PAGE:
Commentary

For fear of deviating into the mechanics of biology, I deliberately avoided defining the word ‘consummation’. Perhaps Dr Lushington wise words in the case of D-E v The AG would be of help.

This case is quite strange I might add. Not only were the arguments raised by the petitioner ‘weak’ but also her petition went undefended. Clearly, the intentions of the parties were obvious and it was easy for Sakala J to see through them. Nonetheless, it stands as another testament to the greed of men, and also as an attempt to relegate the sanctity of marriage to selfish-ambition (see also Chilima v Chilima).

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SOMANJE v SOMANJE (1972) Z.R. 301 (H.C.)

Facts

The petitioner got married to the respondent when she was sixteen. Their marriage was arranged and evidence was adduced to the effect that she did not know the respondent before the marriage. On numerous occasions, the respondent took to drink and accused the petitioner of infidelity (including one occasion were respondent accused the petitioner of sleeping with her boss at work, causing her to lose employment). The respondent also attempted to commit suicide on numerous occasions often citing the petitioner’s infidelity as a reason. The petitioner’s mother testified to the court that indeed their marriage was an unhappy. Furthermore, the petitioner also claimed that the respondent did not maintain her and the children. 

Issue

The main issue to be determined by the court was whether the court could dissolve the marriage based on these set of facts?

Held

On the question of maintenance, the court made a finding of fact that supported the respondent’s evidence that he maintained the petitioner and the children. Furthermore, it was also found that while the children were in the matrimonial home, the respondent maintained them from his wages as did the petitioner. It was also established that both the petitioner and respondent bought items for the house and that during the marriage they did both contribute to the household expenses. The court also made a finding to the effect that the arranged marriage was an unhappy one from the start. The real reason as to why the petitioner wanted to end the marriage was because she grew tired of living with her husband and did not love him (not necessarily his conduct or accusations).  Even after the last occasion complained of, she still lived with the respondent for a couple of months or so (which, legally-speaking, meant the marriage hadn’t broken down irretrievably). Since unhappiness in a marriage cannot be a ground for dissolution, the petition was dismissed.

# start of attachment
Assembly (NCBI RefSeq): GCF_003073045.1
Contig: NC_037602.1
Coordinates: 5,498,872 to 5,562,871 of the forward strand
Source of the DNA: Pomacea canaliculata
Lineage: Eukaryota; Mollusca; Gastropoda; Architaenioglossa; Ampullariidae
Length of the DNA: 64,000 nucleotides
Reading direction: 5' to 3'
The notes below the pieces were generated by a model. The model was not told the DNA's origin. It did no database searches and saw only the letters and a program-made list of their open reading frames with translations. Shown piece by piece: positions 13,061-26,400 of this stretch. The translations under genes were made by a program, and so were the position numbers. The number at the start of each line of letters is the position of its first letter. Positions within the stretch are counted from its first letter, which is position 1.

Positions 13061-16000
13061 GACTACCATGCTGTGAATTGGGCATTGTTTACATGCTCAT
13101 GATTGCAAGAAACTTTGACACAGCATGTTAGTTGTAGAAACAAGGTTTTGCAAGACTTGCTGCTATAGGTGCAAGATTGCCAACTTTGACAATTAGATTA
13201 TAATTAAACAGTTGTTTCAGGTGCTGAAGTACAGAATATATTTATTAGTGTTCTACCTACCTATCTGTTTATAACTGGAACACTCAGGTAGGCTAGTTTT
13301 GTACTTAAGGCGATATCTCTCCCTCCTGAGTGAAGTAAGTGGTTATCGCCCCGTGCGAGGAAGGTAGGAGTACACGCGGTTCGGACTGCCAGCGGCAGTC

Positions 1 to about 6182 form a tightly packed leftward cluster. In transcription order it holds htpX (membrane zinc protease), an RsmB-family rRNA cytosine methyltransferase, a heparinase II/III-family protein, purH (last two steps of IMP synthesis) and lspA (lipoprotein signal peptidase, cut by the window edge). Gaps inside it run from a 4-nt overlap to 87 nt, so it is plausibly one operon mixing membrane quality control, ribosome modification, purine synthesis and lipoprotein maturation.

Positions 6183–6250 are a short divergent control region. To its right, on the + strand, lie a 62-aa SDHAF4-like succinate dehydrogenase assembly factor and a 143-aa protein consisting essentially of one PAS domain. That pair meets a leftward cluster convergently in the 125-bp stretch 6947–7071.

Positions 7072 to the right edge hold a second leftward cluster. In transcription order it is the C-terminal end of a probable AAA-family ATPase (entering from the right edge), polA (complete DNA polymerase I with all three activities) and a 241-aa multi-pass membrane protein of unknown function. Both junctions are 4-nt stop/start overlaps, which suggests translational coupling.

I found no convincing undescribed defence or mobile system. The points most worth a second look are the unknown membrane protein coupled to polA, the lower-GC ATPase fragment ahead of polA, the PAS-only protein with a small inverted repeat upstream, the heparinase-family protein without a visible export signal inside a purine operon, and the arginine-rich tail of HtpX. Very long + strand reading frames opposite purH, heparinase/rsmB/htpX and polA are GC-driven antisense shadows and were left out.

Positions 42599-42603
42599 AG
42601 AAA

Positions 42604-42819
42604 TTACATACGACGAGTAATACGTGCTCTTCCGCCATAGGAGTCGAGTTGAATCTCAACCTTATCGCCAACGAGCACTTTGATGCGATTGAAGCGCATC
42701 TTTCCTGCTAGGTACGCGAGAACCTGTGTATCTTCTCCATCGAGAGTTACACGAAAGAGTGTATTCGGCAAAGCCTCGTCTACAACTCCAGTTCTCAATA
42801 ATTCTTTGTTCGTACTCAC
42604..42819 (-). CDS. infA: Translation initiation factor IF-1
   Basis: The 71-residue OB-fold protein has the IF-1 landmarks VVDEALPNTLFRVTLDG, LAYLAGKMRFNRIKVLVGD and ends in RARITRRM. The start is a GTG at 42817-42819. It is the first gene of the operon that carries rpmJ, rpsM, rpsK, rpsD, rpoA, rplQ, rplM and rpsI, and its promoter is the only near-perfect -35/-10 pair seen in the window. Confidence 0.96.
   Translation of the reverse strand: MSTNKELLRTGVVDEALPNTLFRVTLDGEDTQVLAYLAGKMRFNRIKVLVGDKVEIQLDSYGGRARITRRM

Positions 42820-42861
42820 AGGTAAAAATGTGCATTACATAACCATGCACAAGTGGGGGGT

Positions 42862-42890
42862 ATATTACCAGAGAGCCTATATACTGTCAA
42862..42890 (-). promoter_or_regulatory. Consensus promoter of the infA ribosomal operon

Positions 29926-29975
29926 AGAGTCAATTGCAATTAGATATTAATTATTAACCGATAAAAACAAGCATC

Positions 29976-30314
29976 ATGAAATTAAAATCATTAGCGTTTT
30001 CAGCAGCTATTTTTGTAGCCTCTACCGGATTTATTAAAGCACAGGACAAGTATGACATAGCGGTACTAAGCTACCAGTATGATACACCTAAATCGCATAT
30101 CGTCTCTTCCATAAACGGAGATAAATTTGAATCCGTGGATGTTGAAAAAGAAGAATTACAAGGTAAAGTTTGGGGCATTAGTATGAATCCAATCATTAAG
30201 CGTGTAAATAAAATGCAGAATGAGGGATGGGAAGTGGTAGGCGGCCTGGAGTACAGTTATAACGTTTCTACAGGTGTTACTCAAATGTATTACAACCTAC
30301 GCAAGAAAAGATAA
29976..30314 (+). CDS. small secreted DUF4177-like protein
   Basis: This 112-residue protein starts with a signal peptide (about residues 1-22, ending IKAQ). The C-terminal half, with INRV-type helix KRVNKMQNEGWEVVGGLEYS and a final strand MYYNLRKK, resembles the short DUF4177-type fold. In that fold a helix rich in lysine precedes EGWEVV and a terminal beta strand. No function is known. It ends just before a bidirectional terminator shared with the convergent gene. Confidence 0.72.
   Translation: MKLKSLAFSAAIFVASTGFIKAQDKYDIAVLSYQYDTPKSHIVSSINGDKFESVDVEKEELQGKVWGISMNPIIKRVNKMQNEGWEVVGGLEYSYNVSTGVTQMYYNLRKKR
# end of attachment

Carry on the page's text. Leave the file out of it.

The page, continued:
Comment

Towards the tail-end of the judgment the court also addressed its mind towards an issue raised by counsel that the marriage was customary and hence non-justiciable to the court. In response to this, the court took the view that there was no customary marriage before a priest and witnesses (as the facts of this case disclosed). Since the parties were married by the priest in the presence of witnesses, the marriage was held to be valid under common law.

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HOWARD AND COMPANY (AFRICA) LTD v BEHRENS (1972) Z.R. 171 (H.C.)

Facts

The plaintiff’s wife was injured due to a collision with the defendant at a junction. The plaintiff sued the defendant for damages occasioned by loss of consortium and also money spent by the plaintiff on his wife. He brought this action basing his argument on the negligence of the defendant. Now section 3 (a) of the Law Reform (Limitation of Actions) Act provided a time-bar of three years to any causes of action in damages for negligence, nuisance or breach of duty. Furthermore, according to the Act, the aforementioned causes of action were to be brought in respect of personal injuries suffered. Mr. White (the plaintiff’s counsel) submitted that the defendant owed a duty of care and was in breach of that duty to both the wife and the plaintiff (for loss of consortium).

Issue

Whether the defendant owed a duty of care in negligence to the plaintiff in loss of consortium

Held